At Royal Holloway we are again taking applications for ten fully-funded PhD positions in Information Security. See the CDT website and the ISG website for what kind of research we do. Also, check out our past and current CDT students and our research seminar schedule to get an idea of how broad and diverse the areas of information security are in which the ISG works.

More narrowly, to give you some idea of cryptographic research (and thus supervision capacity) in the Cryptography Group at Royal Holloway: currently, we are nine permanent members of staff: Simon Blackburn (Maths), Saqib A. Kakvi, Keith Martin, Sean Murphy, Siaw-Lynn Ng, Rachel Player, Liz Quaglia and me. In addition, there are three postdocs working on cryptography and roughly 14 PhD students. Focus areas of cryptographic research currently are: lattice-based cryptography and applications, post-quantum cryptography, symmetric cryptography, statistics, access control, information-theoretic security and protocols.

To give you a better sense of what is possible, here are some example projects. These are in no way prescriptive and serve to give some ideas:

  1. I am, as always, interested in exploring lattice-based and post-quantum cryptography; algorithms for solving the hard underlying protocols, efficient implementations, lifting pre-quantum constructions to the post-quantum era.
  2. Together with my colleague Rikke Jensen, we want to explore security needs and practices in large-scale protests using ethnographic methods. We’ve done an interview-based (i.e. not ethnography-based) pilot with protesters in Hong Kong and think grounding cryptographic security notions in the needs, erm, on the ground, will prove rather fruitful.
  3. My colleague Rachel Player is looking at privacy-preserving outsourced computation, with a focus on (fully) homomorphic encryption.
  4. My (new) colleague Guido Schmitz uses formal methods to study cryptographic protocols.

Note that most of these positions are reserved for UK residents, which does, however, not mean nationality (see CDT website for details) and we can award three of our scholarships without any such constraint, i.e. international applicants. The studentship includes tuition fees and maintenance (£21,285 for each academic year).

To apply, go here. Feel free to get in touch if you have questions about whether this is right for you. Official announcement follows.

Continue reading “10 PhD Positions at Royal Holloway’s Centre for Doctoral Training in Cyber Security for the Everyday”

Collective Information Security in Large-Scale Urban Protests: the Case of Hong Kong

Our work – with Jorge Blasco, Rikke Bjerg Jensen and Lenka Mareková – on the use of digital communication technologies in large-scale protests in Hong Kong was accepted at USENIX ’21. A pre-print is available on arXiv. Here’s the abstract:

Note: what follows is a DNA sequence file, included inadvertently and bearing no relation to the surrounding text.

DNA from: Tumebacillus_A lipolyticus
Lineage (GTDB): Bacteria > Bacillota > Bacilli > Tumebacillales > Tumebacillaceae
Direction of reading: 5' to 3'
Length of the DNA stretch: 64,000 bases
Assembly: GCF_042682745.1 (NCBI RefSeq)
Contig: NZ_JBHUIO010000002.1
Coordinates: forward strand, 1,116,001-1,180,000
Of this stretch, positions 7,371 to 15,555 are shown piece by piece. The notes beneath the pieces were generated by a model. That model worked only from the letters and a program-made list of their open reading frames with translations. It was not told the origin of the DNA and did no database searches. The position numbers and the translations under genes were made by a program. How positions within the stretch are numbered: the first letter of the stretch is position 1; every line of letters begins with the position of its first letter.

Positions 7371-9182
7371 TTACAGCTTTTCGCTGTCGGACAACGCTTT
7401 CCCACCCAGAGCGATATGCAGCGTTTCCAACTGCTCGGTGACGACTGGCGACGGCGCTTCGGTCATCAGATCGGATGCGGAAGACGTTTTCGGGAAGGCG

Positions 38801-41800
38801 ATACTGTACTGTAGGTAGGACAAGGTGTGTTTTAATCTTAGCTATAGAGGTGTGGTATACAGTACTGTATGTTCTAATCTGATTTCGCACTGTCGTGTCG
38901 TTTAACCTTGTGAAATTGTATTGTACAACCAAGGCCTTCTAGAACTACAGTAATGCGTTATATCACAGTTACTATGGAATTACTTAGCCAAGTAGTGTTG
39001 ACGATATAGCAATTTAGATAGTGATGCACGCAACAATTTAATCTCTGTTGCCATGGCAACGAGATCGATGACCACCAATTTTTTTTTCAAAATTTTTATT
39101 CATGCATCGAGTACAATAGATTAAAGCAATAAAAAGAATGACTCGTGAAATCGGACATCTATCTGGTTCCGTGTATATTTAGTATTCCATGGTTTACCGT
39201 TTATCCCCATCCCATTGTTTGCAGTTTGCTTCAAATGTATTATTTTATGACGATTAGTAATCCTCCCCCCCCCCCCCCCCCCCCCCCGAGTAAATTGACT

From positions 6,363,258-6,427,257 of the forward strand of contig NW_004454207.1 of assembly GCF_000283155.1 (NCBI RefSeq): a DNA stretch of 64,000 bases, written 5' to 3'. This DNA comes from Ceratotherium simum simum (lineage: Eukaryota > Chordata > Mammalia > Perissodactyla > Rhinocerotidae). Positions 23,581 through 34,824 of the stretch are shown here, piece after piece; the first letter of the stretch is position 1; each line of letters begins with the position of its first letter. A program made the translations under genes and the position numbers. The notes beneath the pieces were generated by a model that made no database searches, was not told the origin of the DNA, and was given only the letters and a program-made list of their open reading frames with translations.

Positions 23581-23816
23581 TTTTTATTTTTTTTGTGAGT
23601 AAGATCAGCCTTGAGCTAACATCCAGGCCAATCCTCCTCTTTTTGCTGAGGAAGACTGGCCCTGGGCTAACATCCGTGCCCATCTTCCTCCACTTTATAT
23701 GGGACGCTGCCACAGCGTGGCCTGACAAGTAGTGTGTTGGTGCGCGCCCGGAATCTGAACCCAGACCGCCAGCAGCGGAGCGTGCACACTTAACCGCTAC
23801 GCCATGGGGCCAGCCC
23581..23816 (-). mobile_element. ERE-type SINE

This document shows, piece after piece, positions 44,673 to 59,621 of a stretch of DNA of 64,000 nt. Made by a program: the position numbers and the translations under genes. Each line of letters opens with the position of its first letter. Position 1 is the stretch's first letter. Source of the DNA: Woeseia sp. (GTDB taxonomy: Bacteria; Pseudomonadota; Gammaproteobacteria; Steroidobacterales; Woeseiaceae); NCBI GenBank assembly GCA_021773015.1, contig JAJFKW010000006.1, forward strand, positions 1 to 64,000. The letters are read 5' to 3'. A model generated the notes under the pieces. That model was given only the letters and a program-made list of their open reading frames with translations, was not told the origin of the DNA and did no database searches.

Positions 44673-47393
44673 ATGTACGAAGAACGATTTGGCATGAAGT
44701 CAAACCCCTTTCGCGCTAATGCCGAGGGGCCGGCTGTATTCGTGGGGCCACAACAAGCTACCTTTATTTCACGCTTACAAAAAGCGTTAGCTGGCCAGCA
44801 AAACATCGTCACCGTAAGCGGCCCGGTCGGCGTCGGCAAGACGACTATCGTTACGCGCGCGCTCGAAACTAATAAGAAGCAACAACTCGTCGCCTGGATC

The Anti-Extradition Law Amendment Bill protests in Hong Kong present a rich context for exploring information security practices among protesters due to their large-scale urban setting and highly digitalised nature. We conducted in-depth, semi-structured interviews with 11 participants of these protests. Research findings reveal how protesters favoured Telegram and relied on its security for internal communication and organisation of on-the-ground collective action; were organised in small private groups and large public groups to enable collective action; adopted tactics and technologies that enable pseudonymity; and developed a variety of strategies to detect compromises and to achieve forms of forward secrecy and post-compromise security when group members were (presumed) arrested. We further show how group administrators had assumed the roles of leaders in these ‘leaderless’ protests and were critical to collective protest efforts.

Our work can be seen in the tradition of “Can Johnny Build a Protocol? Co-ordinating developer and user intentions for privacy-enhanced secure messaging protocols” which documented the divergence of what higher-risk users – such as those in conflict with the authorities of a nation state – need and want and what secure messaging developers design for. This divergence is noteworthy because “human-rights activists” are a common point of reference in discussions around secure messaging.

However, our focus is not activists but participants in large-scale protests, i.e. our focus is more closely tied to specific needs in moments of heightened conflict, confrontation and mass mobilisation. In particular, we interviewed people who were in some shape or form involved in the Anti-ELAB protests in Hong Kong in 2019/2020. Several of our participants described themselves as “frontliners” which roughly means they were present in areas where direct confrontations with law enforcement took place.

As the title suggests our data speaks to how security needs and practices in this population are collective in nature: how decisions about security are made, what security features are deemed important, how people learn to understand security technologies. As an example take post-compromise security and forward secrecy:

Continue reading “Collective Information Security in Large-Scale Urban Protests: the Case of Hong Kong”

Round-optimal Verifiable Oblivious Pseudorandom Functions from Ideal Lattices

PKC’21 is nearly upon us which – in this day and age – means a new YouTube playlist of talks. Eamonn and Fernando wrote a nice paper on on the success probability of solving unique SVP via BKZ which Fernando is describing here:

Alex is presenting our – with Amit and Nigel – work on round-optimal Verifiable Oblivious PseudoRandom Functions (VOPRF) from ideal lattices here: